One of the announcement from the 2018 Budget, affecting employment in the United Kingdom was confirmation that IR35 rules will be extended in the private sector.
Under these new rules, the responsibility of deciding whether an individual is correctly working outside IR35 will move from the individual itself to the organization working with the individual. As a consequence, the engaging company must decide whether the individual should be considered an employee for tax purposes. If so, then the engaging company will need to deduct PAYE and employee’s national insurance contribution at source and also pay the employer’s national insurance contribution.
The extended IR35 rules will be rolled out in April 2020 and shall apply to large companies (over 250 employees) and medium-sized companies (50-249 employees). Therefore, all companies engaged with a “one man’ limited will need to carry out an audit to assess whether they are likely to fall under the new rules.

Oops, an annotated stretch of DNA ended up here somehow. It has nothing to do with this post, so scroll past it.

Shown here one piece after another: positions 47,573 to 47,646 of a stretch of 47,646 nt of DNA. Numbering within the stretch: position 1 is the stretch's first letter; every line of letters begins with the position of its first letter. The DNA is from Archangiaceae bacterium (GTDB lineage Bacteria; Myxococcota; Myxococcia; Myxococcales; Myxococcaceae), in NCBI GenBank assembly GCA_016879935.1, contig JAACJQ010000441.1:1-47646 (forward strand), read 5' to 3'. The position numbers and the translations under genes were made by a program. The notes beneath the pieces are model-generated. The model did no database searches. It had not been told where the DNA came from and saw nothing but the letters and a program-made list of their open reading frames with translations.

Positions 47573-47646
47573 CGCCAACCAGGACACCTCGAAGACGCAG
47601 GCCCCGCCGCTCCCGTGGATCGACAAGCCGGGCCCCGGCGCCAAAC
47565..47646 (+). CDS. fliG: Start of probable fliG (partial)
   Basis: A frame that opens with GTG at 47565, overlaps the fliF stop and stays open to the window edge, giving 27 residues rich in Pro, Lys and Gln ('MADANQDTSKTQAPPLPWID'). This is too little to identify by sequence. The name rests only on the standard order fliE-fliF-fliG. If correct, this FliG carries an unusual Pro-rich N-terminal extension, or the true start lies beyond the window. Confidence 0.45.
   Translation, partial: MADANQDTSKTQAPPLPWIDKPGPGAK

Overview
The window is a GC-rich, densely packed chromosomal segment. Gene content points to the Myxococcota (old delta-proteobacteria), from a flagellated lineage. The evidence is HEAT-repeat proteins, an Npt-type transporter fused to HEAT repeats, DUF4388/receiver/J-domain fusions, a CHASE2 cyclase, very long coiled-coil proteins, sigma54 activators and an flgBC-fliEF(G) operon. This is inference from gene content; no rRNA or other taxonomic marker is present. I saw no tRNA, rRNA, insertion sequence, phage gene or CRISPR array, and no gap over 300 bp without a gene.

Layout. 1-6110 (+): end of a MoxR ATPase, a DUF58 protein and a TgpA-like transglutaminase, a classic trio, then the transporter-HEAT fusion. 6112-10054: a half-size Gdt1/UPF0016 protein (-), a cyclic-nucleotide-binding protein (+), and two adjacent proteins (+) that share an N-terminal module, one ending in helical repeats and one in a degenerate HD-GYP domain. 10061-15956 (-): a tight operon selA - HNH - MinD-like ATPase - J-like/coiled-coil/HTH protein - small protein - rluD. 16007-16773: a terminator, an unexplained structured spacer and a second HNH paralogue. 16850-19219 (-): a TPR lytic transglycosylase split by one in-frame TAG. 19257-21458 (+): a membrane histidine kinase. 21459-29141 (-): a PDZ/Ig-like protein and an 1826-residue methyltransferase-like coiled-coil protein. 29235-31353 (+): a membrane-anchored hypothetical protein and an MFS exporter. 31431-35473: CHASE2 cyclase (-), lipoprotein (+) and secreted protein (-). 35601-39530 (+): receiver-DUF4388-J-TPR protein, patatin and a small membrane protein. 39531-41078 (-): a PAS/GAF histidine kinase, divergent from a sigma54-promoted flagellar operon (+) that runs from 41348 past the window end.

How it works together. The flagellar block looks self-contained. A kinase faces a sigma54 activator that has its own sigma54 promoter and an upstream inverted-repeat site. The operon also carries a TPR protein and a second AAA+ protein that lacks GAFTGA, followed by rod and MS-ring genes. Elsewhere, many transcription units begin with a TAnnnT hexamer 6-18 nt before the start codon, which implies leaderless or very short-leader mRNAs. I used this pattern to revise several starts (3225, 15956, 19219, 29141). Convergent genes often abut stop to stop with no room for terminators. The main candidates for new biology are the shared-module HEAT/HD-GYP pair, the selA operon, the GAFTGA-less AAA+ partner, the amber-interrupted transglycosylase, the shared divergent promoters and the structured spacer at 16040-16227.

IR35, named after the ‘Inland Revenue 35’ leaflet, was introduced back in 2000 to prevent individuals (who were essentially disguised employees) setting up limited companies to minimize tax and national insurance contributions.
Prior to IR35 being introduced, an employee could leave employment on Wednesday and return to the same role on Thursday working via a one man limited company. As a result, savings on national insurance contributions and tax deductions were achieved by taking a large percentage of the earning of the one man limited company as dividends.